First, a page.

New Scottish FA chief executive Ian Maxwell believes he is a leader with a “unique understanding” of football who can help invigorate the organisation.
The former Partick Thistle managing director, 43, succeeds Stewart Regan, who resigned in February.
“The Scottish FA’s vision is to inspire a nation,” he said. “That’s exactly what we are here for.
“I have led teams from playing in them, from being an assistant manager to then running a club.”
Maxwell started his playing career as a defender at Hampden with Queen’s Park before spells with Ross County, St Johnstone, St Mirren and Thistle.
He was assistant manager to Ian McCall at Firhill before being appointed general manager in 2011 and then managing director three years later.
“I’ve played the game, I’ve run a club, I’ve sat on boards at the SFA and [Scottish Professional Football League],” said Maxwell.
“Outside that, I’ve been involved in coaching my sons’ local boys club and I still play over-35s on a Sunday.
“I have a real breadth of understanding of Scottish football as a whole.
“It’s a jump but a jump I’m definitely ready for. I need to back myself with the ability and skills I have got and look forward to the challenge.
“It’s a different type of organisation [to Partick Thistle] but a lot of what we do, it’s similar to what we do at a club in terms of putting matches on, picking teams. We have supporters we need to look after, we have corporate partners and a lot of that is what I’ve lived for a large part of my life so I think I’m very well equipped to handle this.”
No merger with SPFL
Maxwell, who came off the SFA board in March, is keen for greater harmony between the SFA and SPFL but thinks the bodies should remain separate.
“Everyone wants what’s best for Scottish football,” he said. “The SFA and SPFL are made up of members and a lot of those members are the same. The closer we work together, the better.
“But we’re set up for different reasons. The SPFL run the league and commercialise the league. The SFA govern and have a much wider remit.”
Hampden decision ‘a big one’
The Scottish FA’s current lease for using Hampden runs out in 2020 and Scottish Rugby have pitched Murrayfield as an alternative home venue for Scotland football internationals.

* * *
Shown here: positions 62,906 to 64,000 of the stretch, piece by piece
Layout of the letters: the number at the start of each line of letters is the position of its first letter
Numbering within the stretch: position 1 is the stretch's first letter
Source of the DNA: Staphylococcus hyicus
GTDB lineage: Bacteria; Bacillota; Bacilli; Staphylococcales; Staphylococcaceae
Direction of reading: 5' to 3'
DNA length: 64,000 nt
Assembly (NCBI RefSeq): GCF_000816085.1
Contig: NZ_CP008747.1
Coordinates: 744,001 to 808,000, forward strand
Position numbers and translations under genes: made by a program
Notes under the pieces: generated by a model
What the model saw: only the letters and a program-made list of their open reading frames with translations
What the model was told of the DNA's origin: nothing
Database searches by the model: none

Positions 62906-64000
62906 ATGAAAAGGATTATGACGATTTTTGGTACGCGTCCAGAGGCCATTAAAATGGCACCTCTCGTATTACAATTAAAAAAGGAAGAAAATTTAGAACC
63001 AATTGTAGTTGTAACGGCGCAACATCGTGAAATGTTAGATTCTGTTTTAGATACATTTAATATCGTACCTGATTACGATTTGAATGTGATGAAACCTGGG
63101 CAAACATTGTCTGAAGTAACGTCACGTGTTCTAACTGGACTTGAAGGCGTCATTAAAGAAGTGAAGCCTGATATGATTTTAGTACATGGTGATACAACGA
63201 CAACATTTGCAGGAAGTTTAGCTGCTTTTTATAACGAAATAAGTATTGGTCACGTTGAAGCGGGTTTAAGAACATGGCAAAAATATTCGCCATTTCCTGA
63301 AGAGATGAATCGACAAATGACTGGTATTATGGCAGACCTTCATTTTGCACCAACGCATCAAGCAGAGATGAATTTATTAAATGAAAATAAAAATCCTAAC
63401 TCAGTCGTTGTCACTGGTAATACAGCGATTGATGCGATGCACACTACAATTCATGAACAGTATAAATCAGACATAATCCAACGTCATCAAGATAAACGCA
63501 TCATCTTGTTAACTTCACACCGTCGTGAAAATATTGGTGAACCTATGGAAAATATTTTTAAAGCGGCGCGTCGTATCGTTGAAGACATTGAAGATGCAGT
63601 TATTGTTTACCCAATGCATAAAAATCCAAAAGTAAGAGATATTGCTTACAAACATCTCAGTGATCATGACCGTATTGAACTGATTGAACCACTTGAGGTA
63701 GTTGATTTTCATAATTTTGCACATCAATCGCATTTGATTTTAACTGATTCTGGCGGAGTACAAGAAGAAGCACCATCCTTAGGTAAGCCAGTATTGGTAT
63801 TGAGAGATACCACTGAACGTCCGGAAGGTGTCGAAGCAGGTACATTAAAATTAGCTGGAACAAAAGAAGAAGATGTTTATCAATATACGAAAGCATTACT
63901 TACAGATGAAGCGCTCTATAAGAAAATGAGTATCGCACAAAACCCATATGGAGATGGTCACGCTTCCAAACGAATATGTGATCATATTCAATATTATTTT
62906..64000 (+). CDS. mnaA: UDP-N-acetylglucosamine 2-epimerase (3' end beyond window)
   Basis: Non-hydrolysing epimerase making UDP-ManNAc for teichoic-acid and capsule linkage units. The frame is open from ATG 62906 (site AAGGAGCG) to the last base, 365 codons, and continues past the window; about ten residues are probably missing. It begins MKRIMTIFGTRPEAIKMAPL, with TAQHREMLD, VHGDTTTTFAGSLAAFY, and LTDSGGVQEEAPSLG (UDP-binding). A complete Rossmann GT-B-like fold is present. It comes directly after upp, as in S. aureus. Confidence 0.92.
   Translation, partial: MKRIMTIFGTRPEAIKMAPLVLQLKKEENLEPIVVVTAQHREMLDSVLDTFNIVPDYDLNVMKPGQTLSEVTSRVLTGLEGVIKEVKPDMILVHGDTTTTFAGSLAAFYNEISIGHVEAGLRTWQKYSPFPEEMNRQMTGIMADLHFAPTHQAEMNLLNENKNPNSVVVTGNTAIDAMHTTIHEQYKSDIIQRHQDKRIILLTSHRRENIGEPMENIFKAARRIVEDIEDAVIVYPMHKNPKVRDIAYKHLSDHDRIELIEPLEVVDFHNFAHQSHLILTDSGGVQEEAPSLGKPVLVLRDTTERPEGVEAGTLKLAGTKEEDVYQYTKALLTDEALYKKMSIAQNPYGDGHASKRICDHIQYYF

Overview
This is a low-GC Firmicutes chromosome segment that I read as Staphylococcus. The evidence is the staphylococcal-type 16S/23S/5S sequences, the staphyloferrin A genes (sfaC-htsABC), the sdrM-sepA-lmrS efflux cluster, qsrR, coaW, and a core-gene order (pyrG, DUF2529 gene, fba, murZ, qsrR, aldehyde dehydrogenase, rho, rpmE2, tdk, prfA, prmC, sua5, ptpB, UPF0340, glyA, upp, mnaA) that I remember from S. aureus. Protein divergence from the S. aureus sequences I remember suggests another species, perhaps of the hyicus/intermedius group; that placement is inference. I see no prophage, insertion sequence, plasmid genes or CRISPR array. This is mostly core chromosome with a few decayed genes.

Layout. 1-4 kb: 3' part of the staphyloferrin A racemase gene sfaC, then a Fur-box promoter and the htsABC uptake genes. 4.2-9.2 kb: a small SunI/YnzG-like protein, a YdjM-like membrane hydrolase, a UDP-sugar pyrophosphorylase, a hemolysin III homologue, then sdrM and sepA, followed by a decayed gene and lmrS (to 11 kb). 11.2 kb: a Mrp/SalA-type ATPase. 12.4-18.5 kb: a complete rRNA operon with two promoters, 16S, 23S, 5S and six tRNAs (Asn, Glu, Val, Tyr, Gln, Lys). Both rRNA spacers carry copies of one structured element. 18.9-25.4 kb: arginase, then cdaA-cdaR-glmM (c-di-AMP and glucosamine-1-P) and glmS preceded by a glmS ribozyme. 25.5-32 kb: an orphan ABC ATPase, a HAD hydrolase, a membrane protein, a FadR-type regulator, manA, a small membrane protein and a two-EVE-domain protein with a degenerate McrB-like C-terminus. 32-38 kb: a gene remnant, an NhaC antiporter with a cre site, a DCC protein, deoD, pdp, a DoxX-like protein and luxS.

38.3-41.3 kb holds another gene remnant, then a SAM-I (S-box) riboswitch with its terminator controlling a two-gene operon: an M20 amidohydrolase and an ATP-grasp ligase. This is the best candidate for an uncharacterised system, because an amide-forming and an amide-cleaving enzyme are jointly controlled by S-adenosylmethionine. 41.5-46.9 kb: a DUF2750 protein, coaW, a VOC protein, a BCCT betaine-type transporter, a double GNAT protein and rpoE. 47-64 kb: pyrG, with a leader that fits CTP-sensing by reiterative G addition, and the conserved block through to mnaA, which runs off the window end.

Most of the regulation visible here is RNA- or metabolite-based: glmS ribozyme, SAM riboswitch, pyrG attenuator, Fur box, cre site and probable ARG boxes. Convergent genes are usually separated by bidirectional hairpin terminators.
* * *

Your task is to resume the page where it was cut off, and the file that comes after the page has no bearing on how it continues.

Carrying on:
Hampden, on Glasgow’s south side, also hosts domestic cup semi-finals and finals and is the regular home ground of SPFL club Queen’s Park.
“The Hampden decision is a big one,” said Maxwell. “I was involved in the process until I stepped off the board.
“The plan is round about August for making a decision.”
Maxwell also said he hopes to announce news on a new title sponsor for the national team “in the coming weeks”.
Euro 2020 qualification ‘would be incredible’
Scotland last featured at a major tournament 20 years ago, with Maxwell describing qualification as “a game-changer”.
Alex McLeish was appointed as Scotland coach for a second time after Regan failed in a bid to lure Michael O’Neill away from Northern Ireland.
The Scots, who face Peru and Mexico in friendly matches over the next 12 days, begin their inaugural Nations League campaign in the autumn, with Euro 2020 qualification beginning early next year.
And Hampden will host some matches at the Euro 2020 finals, with Glasgow one of 12 cities holding the 24-team event.
“It’s not happened in a long time,” Maxwell said of Scotland being at a World Cup or European Championship. “Because there are games in Glasgow it would be incredible to get there.
“With the manager we have and the squad we have and the Nations League, I think we have a really good chance of doing it. We’re all working together to make sure Alex and the players have the best possible chance of qualifying.
“Football is consumed on a huge level, whether that’s playing, watching, talking about it at school, in work, in the pub. There is a massive focus on football. We’ve got the most watched top division in Europe in terms of per head of population.
“It’s a real privilege and an honour – and an opportunity – to go and harness that energy and drive that the public have to try and move things on.”
Analysis – Gordon Smith, SFA chief executive from 2007-2010
“You are the front person and you have to speak about all the things that are happening. But a lot of things have to go through at board level. It is a decision from the board.
“I found that everything had to go through committees and the board. I could make recommendations but I couldn’t make decisions on a lot of key aspects that needed addressing.
“He has got slightly more powers now. I think Stewart Regan had more. One of the things we spoke about was that the chief executive should be able to take some decisions – not everything obviously, because it is a democracy and you are looking after the Scottish game in general, and there are different opinions and ideas from within the game.”